nerally produce gloomy ideas, as connected with the exertion of thought, and the labour of the body.
The general character of the grounds of Studley Park appeared to us to be highly favourable to the gardener to display his skill and taste upon, being moulded into pleasing hills and dales, and thickly clothed with noble timber—firs, elms, and oaks. Whether or not he have availed himself of these advantages, the following correct description of the decorations will enable you to judge.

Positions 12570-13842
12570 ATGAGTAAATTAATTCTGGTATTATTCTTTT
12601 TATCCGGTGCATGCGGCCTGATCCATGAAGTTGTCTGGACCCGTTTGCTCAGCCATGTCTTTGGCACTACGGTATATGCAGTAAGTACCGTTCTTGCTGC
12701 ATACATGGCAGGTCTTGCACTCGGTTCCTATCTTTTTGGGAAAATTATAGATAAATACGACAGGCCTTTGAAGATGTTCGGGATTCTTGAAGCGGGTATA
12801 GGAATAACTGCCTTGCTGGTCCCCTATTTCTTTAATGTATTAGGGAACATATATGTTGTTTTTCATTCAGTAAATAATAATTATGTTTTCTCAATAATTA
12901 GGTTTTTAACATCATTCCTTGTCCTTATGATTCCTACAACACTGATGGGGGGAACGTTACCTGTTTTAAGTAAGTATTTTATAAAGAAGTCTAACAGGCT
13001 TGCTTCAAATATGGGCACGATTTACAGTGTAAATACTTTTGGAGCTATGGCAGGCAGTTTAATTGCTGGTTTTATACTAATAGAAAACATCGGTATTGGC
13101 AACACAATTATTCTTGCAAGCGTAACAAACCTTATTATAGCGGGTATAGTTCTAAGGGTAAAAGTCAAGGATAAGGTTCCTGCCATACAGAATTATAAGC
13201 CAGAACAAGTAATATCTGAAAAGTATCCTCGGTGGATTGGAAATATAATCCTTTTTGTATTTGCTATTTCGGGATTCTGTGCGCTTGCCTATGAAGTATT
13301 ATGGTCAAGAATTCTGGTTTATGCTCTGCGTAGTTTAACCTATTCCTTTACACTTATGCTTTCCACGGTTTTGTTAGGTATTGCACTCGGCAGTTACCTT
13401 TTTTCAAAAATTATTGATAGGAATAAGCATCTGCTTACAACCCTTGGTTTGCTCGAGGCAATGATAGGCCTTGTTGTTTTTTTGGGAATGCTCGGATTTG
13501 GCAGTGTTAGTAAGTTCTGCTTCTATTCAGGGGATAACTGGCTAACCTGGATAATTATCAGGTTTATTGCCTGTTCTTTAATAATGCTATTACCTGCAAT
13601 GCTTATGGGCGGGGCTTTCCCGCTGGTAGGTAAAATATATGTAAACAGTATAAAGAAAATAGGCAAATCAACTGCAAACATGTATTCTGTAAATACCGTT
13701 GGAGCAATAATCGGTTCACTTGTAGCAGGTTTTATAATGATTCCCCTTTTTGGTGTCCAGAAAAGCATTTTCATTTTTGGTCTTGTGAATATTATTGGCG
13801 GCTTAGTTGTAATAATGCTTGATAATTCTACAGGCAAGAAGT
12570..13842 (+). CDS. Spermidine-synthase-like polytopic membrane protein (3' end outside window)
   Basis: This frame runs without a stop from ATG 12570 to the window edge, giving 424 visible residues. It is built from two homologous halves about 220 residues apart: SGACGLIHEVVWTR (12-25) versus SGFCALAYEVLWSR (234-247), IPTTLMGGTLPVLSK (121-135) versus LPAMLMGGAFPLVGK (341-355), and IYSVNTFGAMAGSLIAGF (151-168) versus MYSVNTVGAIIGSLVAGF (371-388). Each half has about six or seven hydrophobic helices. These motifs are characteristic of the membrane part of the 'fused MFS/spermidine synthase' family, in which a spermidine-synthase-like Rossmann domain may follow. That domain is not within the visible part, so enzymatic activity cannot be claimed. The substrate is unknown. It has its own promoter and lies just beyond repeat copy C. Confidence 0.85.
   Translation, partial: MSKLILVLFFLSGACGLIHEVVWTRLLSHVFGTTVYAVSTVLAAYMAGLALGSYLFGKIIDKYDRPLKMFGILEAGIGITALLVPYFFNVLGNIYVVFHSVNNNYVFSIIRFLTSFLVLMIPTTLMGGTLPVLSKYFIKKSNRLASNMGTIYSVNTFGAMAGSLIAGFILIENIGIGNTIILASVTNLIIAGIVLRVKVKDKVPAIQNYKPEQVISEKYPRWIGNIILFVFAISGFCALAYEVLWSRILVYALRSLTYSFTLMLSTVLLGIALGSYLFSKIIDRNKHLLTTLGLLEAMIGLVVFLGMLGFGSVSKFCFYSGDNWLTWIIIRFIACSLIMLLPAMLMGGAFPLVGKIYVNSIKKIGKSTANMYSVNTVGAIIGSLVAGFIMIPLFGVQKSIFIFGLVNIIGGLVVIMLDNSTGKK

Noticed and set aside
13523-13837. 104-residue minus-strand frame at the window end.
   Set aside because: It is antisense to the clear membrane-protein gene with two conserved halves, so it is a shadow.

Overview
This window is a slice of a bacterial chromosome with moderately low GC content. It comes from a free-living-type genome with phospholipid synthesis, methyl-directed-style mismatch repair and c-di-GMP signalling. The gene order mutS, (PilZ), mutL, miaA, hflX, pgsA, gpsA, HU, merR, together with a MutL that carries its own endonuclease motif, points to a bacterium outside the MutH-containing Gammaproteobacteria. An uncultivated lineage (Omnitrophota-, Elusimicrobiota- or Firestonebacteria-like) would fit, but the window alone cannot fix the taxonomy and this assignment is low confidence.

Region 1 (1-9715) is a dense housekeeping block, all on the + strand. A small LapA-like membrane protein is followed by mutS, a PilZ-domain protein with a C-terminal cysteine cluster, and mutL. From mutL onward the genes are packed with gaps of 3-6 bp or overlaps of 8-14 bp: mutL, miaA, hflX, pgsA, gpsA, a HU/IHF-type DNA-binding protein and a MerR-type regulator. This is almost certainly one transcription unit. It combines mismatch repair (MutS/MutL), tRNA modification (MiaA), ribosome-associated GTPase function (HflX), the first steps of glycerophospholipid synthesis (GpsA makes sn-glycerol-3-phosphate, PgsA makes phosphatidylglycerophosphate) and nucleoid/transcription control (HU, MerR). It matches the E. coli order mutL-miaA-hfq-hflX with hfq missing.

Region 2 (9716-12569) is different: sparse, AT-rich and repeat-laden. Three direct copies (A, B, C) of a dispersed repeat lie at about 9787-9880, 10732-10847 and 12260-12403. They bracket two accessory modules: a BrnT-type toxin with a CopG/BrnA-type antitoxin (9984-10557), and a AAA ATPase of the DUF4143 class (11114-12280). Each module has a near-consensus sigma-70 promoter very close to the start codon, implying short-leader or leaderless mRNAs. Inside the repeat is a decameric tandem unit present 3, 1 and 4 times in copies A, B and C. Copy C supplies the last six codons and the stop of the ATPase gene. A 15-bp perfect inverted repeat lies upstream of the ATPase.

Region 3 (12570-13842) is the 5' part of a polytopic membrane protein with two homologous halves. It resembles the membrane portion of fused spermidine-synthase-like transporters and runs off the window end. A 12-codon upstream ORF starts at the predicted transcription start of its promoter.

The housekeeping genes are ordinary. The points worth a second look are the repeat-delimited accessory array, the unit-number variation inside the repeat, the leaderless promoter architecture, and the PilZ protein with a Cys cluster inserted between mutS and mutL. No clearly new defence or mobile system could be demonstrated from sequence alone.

The house, a jumble of modern masonry, and the later Gothic, detained us only a few minutes, to regard the prospects, which are chiefly views of Ripon church, and other distant solitary objects, let in through avenues, and therefore objectionable, as having the appearance of pains being taken to produce them. From hence a path descended to the lower lake, which we took, and soon found ourselves on the velvet bank of a regular piece of water of eleven acres, deformed by a small island in its centre, with a large unintelligible stone perched upon it. Around this pond the banks rise rapidly on every side, darkened from top to bottom with majestic woods. From hence the circuit round the grounds is four miles, which includes all within them that is worthy remark. The first walk we entered is called the